4. Since the miscarriage, I’ve been focusing a lot on eating plenty of whole, plant-based foods with a healthy amount of protein mixed into my meals. Lots of fruits and veggies have been consumed, a small amount of sugar and caffeine and a small amount of lean protein in the form of fish and chicken. I’m giving my body what it needs to heal and recover in the best way I know how.

5. I added drinking Red Raspberry Leaf Tea to my daily routine, usually 2 to 3 cups a day. It’s said to help restore regular menstrual cycles and tone the uterus (whatever that means…) and I figure it certainly can’t hurt! When possible, I tend to gravitate toward natural and alternative options. I realize that’s not always an option, but I do what I can. If you’re interested in red raspberry leaf tea, I suggest you do a little research online. There is SO much information out there about it, certainly more than I can cover right now.

6. This time around one of the worst physical parts of the process has been the extra 3-4 pounds I gained in the first timester that I now have to loose. I didn’t exercise at all for the first week after the D&C, but I’ve recently felt ready to get back to the gym and keep my body moving. This is both for my physical state, so I can feel strong and healthy again, and my mental state. There are few things that are as healing to me as a good sweat session at the gym with my favorite guy. I am not pushing my body to the max, since that seems counter intuitive to what I’m doing to heal and build-up my body, but I am sweating and working out again.

If you’ve personally experienced miscarriage, any tips on physical recovery are welcome below! I would love to have a comprehensive list for people who come back to read this post down the road.
Madison

firstbirthday

Eli Smash Cake 1
A few weeks ago my dear friend Laura asked me if I would be interested in making her son, Eli’s, first birthday smash cake. Laura and I have been friends for years and she has the most amazing blog about life as a stay-at-home mom and DIY/craft expert. Seriously, some day I hope to do half the projects she completes around her house.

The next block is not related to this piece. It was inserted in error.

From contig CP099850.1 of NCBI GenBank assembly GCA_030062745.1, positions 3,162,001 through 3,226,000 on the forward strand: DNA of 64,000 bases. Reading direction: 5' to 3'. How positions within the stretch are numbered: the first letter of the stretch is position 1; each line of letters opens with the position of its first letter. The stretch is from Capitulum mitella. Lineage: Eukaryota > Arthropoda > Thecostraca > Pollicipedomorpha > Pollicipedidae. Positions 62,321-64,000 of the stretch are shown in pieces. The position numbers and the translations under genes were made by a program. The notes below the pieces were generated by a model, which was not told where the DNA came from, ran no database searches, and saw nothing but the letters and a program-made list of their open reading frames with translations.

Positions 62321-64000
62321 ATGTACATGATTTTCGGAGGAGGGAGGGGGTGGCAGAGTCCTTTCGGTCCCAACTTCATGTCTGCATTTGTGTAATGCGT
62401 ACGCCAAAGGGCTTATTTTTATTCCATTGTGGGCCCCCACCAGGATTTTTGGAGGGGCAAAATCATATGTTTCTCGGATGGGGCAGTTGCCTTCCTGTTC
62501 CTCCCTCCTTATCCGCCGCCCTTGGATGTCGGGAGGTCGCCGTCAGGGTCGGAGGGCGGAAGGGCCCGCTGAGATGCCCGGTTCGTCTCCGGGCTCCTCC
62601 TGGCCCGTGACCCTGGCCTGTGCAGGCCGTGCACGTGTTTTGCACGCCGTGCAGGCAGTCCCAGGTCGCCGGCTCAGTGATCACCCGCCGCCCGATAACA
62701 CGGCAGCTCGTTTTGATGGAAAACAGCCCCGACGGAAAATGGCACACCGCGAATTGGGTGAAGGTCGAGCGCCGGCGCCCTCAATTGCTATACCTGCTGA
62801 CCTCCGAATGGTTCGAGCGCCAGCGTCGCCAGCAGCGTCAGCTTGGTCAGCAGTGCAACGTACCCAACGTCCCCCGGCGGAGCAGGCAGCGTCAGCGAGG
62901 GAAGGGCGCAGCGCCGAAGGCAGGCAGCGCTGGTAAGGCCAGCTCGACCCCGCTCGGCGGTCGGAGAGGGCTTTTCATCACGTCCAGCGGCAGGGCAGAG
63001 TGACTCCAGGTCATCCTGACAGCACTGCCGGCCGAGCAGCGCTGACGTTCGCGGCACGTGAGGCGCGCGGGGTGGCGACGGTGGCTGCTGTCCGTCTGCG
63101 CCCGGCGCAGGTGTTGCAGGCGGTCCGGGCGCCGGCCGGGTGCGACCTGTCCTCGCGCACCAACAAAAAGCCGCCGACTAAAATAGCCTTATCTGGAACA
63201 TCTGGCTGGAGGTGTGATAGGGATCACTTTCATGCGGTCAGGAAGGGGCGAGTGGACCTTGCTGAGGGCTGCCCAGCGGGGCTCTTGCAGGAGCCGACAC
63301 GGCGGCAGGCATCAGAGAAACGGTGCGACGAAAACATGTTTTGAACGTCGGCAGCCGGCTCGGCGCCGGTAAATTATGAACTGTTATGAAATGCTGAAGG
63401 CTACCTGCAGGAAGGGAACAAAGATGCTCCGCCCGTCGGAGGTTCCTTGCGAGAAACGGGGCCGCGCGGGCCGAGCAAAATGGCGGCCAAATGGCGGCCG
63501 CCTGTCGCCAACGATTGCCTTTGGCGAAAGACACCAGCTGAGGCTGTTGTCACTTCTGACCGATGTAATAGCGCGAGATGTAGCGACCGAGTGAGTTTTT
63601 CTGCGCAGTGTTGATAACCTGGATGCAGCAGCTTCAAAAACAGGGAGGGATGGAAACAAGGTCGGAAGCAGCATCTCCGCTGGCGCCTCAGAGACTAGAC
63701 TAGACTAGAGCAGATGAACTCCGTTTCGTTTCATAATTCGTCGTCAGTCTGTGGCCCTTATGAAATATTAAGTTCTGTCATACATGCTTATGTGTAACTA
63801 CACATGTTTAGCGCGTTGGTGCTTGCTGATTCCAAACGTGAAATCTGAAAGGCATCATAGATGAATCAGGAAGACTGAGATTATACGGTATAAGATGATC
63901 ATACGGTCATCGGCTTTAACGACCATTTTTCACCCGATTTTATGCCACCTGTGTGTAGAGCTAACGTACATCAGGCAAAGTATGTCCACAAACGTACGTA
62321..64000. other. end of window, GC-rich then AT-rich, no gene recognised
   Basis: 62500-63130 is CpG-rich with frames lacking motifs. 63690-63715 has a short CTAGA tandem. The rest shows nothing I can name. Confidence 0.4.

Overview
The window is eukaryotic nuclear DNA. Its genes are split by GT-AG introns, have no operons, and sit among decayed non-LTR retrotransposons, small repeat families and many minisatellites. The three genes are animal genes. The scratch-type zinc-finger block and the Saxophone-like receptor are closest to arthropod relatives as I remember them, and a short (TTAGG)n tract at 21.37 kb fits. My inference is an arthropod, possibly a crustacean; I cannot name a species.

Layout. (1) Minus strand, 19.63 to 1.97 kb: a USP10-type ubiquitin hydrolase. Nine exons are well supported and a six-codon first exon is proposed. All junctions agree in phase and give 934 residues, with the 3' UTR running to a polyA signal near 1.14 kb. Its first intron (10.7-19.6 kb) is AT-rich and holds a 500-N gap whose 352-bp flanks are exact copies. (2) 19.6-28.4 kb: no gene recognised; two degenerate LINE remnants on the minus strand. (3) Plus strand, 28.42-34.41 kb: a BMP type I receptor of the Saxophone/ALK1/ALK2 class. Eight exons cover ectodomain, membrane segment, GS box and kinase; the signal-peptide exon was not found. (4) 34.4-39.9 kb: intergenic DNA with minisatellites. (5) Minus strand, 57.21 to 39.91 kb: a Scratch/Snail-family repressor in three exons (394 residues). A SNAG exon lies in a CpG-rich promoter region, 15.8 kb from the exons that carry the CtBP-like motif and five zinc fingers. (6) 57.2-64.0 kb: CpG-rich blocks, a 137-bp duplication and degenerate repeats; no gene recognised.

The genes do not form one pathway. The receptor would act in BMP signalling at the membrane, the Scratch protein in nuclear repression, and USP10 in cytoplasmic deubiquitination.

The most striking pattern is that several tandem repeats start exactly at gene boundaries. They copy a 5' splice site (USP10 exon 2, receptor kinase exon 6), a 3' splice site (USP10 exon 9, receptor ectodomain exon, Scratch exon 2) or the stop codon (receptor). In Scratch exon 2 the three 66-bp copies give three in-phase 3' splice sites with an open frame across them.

Joe and I both agree on the fact that Laura and Mike’s son, Eli, is one of the cutest kiddos we’ve ever seen. He has this adorable little natural mohawk hair and the sweetest personality. So of course I was trilled to be asked to make his cake!

I was also excited to do a little blog collaboration with Laura, something we’ve wanted to do for a while. So I made the cake, and Laura made the adorable flags/bunting on top of the cake. In fact, if you want to know how to make the flag, hop on over to Laura’s blog, Oakland Avenue, today to learn how!

Unfortunately we were planning on being out of town for the actual birthday party, but I made the cake in advance and gave it to Laura a few days before the party. Which, now that I think about it, is a great make-ahead tip for moms who are busy with other party details and want to make their cake in advance. It can be done!

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Laura didn’t have a lot of requests for the cake, but she did want it to be slightly healthier in nature. That said, Laura didn’t want to sacrifice having a beautiful cake just to have a healthy cake, so the goal was really to fall somewhere in the middle. For the cake, I made a lower-sugar yellow cake with mashed banana in the batter to add natural sweetness. Since I wanted the cake to still be “smashable” I decided not to use whole wheat flour since that adds denseness.

For the frosting I focused on lower sugar content and went with a Swiss Meringue Buttercream. This type of frosting isn’t healthy by any means, since it does have plenty of butter, but it is much lower in sugar, in fact the entire batch only had 2/3 cup sugar. And since I used organic butter, I figured a little fat is good for babies, right? This is by far my favorite frosting for decorating because it’s so smooth and spreadable, resulting in a very beautiful cake.

Eli Smash Cake 2

Eli’s First Birthday Smash Cake
 
Recipe type: Dessert

Ingredients
  • Cake
  • Cooking spray and flour for the pans
  • 1 cup sugar
  • 1 medium ripe banana
  • ½ cup butter, softened
  • 2 teaspoons vanilla
  • 3 large eggs
  • 2¼ cups all-purpose flour
  • 2 teaspoons baking powder
  • ¼ teaspoon salt
  • 2¼ cups milk
  • Swiss Meringue Buttercream
  • 4 egg whites
  • ⅔ cup granulated sugar
  • 1 teaspoon vanilla
  • 1½ cups butter, softened and cut into tablespoon-sized pieces

Directions
  1. Heat oven to 350F. Grease and flour two 6-inch round cake pans. Set aside.
  2. In the bowl of an electric mixer, beat together the sugar, banana and butter until smooth and well combined, about 2 minutes. Add in the vanilla and eggs, one at a time, beating until combined after each addition.
  3. In a medium bowl, combine the flour, baking powder and salt. Add some of the flour, followed by all of the milk, finishing with the remaining flour mixture. Beat until just combined, scraping down the sides of the bowl as necessary.